Singapore is seeing the highest levels of employee burnout in the Asia Pacific region, according to the newly released Hudson Report: Employment Trends.
A third (32.6 percent) of employees surveyed reported an increase in burnout and 45.5 percent now work 51 hours a week or more.
On a brighter note, hiring expectations in Singapore have seen a slight increase this quarter with 93.2 percent of employers agreeing to increase or maintain headcount in the remaining months of 2012.
About 36 percent of respondents plan to increase headcount while 57.3 percent will maintain the number of employees. A small percentage (6.8 percent) of the employers plan to reduce the number of workers in the fourth quarter.
Hudson says the increase in hiring is due to employee burnout as 60.8 percent of employees in Singapore said their workload has increased over the last year.
"All employers need to be aware that there is a great deal they can do to prevent burnout. They need to provide greater clarity around roles and delivery expectations, improve alignment of employee skill sets and job requirements and hire contractors to support employees at risk of burnout," said Andrew Tomich, executive general manager of Hudson Singapore.
High and low growth sectors
More than half (56.7 percent) of employers in Healthcare & Life Sciences plan to increase headcount over the next quarter and about a third (34.3 percent) of employers in Manufacturing & Industrial sector intend to increase headcount this quarter.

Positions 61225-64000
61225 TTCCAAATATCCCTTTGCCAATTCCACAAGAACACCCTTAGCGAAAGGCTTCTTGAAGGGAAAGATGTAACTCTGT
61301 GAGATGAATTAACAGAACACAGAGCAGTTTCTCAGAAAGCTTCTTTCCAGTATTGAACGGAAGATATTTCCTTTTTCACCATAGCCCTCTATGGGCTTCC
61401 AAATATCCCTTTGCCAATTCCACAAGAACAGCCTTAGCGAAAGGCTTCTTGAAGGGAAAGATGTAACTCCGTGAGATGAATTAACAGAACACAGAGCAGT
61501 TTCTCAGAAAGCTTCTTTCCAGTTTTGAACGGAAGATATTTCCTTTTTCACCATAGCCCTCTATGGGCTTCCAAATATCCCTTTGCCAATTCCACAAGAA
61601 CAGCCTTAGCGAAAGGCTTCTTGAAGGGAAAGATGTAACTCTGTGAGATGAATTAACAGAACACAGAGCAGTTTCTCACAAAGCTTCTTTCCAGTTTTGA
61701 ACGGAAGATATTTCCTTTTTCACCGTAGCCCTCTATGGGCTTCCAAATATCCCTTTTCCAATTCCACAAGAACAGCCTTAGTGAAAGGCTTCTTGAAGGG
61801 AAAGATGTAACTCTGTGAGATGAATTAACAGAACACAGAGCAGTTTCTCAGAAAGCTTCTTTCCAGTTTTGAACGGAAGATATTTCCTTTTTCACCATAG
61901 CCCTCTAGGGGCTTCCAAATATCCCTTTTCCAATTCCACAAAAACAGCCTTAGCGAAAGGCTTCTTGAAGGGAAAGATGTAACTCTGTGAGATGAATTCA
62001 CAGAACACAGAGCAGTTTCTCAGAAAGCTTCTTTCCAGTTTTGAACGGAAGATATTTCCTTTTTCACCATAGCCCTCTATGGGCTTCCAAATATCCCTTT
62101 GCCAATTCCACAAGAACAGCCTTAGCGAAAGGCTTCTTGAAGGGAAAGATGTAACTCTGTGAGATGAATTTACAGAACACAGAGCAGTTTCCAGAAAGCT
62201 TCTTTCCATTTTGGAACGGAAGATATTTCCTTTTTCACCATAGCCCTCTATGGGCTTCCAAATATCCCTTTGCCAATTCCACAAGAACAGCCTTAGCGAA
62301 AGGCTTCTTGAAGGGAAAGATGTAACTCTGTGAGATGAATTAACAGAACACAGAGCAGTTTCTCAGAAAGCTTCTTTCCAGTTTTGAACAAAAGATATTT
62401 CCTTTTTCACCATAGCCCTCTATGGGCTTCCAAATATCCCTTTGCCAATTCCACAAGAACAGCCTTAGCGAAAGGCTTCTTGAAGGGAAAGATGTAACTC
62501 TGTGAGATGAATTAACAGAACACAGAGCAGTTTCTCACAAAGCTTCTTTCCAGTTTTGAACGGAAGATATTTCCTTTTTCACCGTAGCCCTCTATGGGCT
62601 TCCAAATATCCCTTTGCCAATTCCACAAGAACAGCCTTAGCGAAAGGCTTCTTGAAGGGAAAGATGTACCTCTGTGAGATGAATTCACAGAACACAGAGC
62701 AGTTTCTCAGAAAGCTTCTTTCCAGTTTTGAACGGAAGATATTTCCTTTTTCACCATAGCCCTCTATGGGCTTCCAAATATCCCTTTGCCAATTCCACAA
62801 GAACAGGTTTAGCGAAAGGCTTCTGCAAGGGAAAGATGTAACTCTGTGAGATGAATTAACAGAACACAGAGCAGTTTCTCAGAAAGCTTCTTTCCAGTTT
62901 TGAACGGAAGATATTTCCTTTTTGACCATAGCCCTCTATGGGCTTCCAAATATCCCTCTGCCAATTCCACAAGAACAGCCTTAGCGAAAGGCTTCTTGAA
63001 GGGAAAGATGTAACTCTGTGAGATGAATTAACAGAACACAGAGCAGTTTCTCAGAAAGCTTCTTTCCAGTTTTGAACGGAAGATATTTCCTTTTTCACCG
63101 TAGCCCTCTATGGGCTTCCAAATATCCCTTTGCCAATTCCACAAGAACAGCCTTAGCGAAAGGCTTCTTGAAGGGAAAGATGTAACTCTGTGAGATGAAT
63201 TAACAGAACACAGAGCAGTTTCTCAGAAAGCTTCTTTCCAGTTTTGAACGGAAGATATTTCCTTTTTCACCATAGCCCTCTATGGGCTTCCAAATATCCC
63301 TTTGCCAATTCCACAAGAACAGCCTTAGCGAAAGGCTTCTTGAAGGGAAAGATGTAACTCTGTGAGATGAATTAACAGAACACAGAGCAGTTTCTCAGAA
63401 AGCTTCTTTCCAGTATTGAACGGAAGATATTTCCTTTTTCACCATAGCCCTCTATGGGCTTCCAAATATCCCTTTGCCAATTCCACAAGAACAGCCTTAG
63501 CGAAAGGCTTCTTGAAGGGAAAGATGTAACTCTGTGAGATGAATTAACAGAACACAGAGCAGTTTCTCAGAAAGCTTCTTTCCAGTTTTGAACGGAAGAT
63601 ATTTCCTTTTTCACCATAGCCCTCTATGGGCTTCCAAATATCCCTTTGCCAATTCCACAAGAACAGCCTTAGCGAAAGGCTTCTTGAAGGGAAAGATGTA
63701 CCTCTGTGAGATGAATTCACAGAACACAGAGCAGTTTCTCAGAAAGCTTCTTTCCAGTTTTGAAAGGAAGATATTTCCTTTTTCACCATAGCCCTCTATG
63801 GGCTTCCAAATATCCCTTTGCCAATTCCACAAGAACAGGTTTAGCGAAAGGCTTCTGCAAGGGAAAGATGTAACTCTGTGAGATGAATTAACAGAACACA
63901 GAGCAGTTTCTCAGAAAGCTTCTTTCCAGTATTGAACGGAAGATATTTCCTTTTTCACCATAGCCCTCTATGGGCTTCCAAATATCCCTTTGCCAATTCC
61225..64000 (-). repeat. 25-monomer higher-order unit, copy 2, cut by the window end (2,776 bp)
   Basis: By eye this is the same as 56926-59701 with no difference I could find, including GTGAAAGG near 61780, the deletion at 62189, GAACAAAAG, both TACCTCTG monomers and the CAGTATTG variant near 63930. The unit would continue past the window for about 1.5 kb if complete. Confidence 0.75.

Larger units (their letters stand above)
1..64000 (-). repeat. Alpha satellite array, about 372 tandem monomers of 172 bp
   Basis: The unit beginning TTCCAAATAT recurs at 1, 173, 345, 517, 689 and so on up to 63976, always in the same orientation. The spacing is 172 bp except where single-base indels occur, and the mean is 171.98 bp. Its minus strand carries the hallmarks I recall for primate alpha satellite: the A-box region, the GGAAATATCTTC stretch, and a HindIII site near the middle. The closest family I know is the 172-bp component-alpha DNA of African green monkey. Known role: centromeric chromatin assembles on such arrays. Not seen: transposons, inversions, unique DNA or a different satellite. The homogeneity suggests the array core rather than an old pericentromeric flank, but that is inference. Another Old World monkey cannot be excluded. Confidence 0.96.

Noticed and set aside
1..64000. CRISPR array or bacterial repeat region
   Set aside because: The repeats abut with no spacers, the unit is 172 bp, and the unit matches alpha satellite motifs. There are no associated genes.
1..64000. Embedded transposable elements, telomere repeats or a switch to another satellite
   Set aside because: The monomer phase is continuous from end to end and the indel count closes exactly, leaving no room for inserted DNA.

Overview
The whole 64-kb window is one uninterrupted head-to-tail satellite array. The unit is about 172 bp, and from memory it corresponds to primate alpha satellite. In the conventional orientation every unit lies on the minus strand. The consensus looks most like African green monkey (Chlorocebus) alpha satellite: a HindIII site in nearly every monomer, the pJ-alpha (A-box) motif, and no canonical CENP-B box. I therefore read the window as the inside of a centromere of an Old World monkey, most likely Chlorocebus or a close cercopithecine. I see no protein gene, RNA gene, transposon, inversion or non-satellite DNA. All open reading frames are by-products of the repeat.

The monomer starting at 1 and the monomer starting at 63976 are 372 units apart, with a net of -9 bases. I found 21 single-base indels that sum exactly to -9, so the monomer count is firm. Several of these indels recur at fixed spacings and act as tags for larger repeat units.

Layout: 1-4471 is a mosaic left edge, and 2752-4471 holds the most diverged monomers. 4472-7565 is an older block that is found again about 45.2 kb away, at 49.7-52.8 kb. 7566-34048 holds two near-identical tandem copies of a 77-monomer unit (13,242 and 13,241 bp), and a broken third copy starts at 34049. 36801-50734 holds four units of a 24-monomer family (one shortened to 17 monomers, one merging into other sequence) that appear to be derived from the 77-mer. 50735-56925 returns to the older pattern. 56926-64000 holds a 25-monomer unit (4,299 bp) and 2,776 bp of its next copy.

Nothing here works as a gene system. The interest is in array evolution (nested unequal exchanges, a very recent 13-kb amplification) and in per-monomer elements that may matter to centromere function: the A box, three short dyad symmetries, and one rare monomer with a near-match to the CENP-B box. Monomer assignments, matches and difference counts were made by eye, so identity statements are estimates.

Hudson cites IT&T enterprises to be among the most likely (16.7 percent) to decrease headcount, followed by Manufacturing & Industrial (7.5 percent) and Banking & Financial Services (7.4 percent).
The contracting market remains steady in Singapore and figures for the fourth quarter show that about 78 companies intend to maintain their contractor base.
Less than a fifth (17.6 percent) of companies plan to increase their contractor base and 4.5 percent plan to reduce numbers.
"As we move into the final quarter of 2012, it's time for organisations to plan how they will achieve their business goals for 2013," added Tomich. "We are in a highly competitive marketplace and companies that are hungry for talent, as well as those with more modest hiring expectations, need to ensure they have the appropriate strategies in place to help them secure the right people who will stay and add value to their organisation for years to come."
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